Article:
You manage, spectacularly, to miss the point.. There is a shortage of water and therefore not enough water for both ‘serious’ and ‘frivolous’ requirements.
    Are you seriously suggesting that, if this year there will be only 1,000 vehicles permitted into London (and no other way to enter the capital), Mrs. average should have her permit, to see her sick child, ‘gazumped’ so Mr. millionaire can run two cars and visit a casino?

    Were there only 1000Were there no shortage of water the rich could, if they wished, fill the Albert Hall with water. an, if they wish, ‘pour

  • I, clearly, missed the ‘delete key’.

  • Richard Dean 19th Apr '12 - 9:18am

    What heartens me the the visceral dislike of the price mechanism expressed by so many. It’s ok for non-essentials, but government exists to protect its citizens, and that won’t happen when price mechanisms are used for everything.

  • Whilst I don’t have a problem with tiered pricing (I was a little surprised that water companies don’t already operate tiered domestic pricing and charge more for usage above a certain level.

    The key problems with Tim’s idea of more accurate usage charging are fundamentally around metering. Putting to one side the problem of detecting use of a garden hose etc., the main problem is the periodicity of meter readings, my water meter is actually only physically read once a year, so my household’s entire annual consumption is reduced to a single figure. Whilst we can talk about smart meters etc. to improve the granularity and periodicity of data, in reality it would take 10+ years to deploy sufficient to make any real impact and hence any measure would have to work with the current installed base of meters and reading patterns.

    The second issue is where to put the threshold? If the overall objective is the long term sustained reduction of overall domestic water consumption, which seems reasonable given the long term pressures on our water supply, it seems pointless putting it at the UK average (148 litres per person per day) as for ~50% of the population this figure will include ‘non-essential’ usage such as watering the garden, paddling pools and washing the car and hence would not encourage them to change their usage patterns. Putting the threshold at the standard deviation, could potentially have greater impact – however without knowing the shape of distribution we do not know if this is 50, 120 or some other number of litres per day.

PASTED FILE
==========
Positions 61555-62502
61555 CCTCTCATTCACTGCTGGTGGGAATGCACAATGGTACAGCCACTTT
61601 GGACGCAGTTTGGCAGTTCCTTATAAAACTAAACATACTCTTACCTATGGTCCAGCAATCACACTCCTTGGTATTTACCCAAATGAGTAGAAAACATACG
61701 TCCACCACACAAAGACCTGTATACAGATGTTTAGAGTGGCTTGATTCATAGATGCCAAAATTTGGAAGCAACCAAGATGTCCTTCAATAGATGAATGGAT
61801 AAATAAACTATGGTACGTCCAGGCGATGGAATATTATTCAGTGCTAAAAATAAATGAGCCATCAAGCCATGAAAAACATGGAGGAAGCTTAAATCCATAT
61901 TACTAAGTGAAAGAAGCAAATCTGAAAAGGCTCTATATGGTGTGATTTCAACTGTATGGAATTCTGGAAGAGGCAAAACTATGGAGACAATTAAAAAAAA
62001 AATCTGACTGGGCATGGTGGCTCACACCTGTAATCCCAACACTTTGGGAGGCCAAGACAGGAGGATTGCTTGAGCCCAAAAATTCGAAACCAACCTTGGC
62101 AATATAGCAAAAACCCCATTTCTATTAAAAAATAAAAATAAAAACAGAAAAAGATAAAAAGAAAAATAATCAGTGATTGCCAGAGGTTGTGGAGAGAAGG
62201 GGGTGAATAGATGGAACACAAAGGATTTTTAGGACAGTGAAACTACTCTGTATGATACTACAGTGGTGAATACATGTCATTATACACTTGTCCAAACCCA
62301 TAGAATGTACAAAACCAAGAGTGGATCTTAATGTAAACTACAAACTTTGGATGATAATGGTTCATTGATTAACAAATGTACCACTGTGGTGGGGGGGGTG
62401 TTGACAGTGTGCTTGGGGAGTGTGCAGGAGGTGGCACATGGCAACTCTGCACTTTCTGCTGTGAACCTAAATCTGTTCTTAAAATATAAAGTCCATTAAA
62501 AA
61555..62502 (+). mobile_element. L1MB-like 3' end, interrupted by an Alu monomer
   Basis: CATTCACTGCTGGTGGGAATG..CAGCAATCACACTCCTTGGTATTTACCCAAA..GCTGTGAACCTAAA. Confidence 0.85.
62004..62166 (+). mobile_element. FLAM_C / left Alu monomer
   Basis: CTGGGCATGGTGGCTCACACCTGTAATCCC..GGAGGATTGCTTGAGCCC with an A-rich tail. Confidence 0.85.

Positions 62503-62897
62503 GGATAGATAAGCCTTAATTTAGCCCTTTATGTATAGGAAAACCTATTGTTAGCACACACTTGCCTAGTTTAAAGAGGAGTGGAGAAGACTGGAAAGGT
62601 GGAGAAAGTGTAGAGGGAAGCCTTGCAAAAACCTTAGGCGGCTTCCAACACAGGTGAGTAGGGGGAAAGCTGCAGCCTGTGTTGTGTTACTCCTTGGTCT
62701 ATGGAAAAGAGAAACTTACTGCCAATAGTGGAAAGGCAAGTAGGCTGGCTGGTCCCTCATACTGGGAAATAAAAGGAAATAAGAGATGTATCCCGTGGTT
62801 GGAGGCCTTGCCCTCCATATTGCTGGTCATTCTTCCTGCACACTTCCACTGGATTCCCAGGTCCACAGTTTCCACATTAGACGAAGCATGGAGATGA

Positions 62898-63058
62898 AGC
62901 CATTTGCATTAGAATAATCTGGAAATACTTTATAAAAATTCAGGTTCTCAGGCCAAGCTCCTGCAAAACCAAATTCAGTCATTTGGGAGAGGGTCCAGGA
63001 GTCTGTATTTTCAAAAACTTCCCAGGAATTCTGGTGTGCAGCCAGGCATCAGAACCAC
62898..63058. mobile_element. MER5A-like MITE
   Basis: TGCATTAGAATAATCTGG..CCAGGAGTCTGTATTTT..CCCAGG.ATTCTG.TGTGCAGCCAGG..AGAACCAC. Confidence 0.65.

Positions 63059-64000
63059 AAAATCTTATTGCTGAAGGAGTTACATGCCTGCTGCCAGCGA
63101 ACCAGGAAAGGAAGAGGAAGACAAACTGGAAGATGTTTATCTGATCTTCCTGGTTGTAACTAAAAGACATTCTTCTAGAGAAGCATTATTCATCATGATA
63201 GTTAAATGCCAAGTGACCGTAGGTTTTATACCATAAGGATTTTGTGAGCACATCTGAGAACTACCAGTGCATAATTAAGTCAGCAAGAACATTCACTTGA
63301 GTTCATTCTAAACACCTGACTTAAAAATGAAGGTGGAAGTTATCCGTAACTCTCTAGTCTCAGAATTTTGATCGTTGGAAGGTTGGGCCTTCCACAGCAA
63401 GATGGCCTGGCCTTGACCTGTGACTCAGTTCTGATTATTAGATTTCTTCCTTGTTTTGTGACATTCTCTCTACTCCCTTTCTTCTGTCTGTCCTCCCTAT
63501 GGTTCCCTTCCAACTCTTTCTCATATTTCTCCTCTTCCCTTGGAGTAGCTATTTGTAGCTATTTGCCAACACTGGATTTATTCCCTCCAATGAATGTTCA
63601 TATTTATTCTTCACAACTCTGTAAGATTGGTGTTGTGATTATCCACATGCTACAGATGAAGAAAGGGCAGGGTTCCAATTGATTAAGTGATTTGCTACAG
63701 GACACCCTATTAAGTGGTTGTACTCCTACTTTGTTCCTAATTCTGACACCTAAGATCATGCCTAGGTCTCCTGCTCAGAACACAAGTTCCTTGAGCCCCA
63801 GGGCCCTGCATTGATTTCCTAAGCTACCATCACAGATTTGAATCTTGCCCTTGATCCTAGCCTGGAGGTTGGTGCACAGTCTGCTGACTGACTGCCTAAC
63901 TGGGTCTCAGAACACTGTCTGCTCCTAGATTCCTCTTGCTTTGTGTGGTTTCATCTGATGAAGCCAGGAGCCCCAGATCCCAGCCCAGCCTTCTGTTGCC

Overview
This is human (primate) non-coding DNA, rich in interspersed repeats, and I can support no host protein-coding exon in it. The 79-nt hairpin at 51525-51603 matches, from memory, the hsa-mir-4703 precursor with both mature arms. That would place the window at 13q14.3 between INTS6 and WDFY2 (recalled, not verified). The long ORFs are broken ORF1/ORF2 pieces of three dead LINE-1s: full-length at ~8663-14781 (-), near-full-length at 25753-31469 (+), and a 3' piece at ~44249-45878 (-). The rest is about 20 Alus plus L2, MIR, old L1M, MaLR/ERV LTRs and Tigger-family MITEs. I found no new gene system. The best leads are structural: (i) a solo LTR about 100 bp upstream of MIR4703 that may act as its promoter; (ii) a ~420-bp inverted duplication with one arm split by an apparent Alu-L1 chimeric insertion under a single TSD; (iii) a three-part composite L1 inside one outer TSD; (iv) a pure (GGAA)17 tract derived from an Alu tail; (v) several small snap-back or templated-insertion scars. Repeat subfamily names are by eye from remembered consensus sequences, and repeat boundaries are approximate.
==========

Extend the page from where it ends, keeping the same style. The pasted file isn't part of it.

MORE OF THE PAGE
The third issue is pricing, the differential needs to be sufficiently great to act as an incentive for people to actively make changes to their water usage, the £1000 fine for using a hose pipe is an extreme example of such pricing.

    Interestingly, if the objective is the long term sustained reduction of total domestic water consumption (to keep it within the capacity of the existing water infrastructure) then the government can greatly assist by putting strong downward pressures on population growth and associated development (eg. by not enlarging the existing housing stock by 2M+ homes in the next 10+ years)…

  • Alex Sabine 19th Apr '12 - 6:34pm

    Jason: With respect, it is you who is missing my point. I made it clear that my main ‘beef’ with the comments was that I detected “a visceral dislike of the very idea of the price mechanism being used to allocate resources – that is to say, a market economy”.

    The response of Richard Dean, who says “What heartens me [is] the visceral dislike of the price mechanism expressed by so many”, rather confirms my impression.

    Clearly, a shortage of an essential natural resource like water is a more serious problem than a shortage of consumer goods like cars or washing machines – but that doesn’t mean that we should dismiss the possibility that the price mechanism could help in delivering solutions as it does in so many other areas.

    As Tim suggests, not only would it enable a less arbitrary rationing of scarce supplies as between different activities involving water use, it would also convey useful information about the extent to which it is worth investing in reservoirs, pipes, desalination and the like, thus making shortages less likely in the future.

    The point of my analogy with things like congestion charging was simply that we use the price mechanism to ‘ration’ the use of congested urban road space because it is the most efficient and least bureaucratic means of bringing supply and demand into a tolerable equilibrium.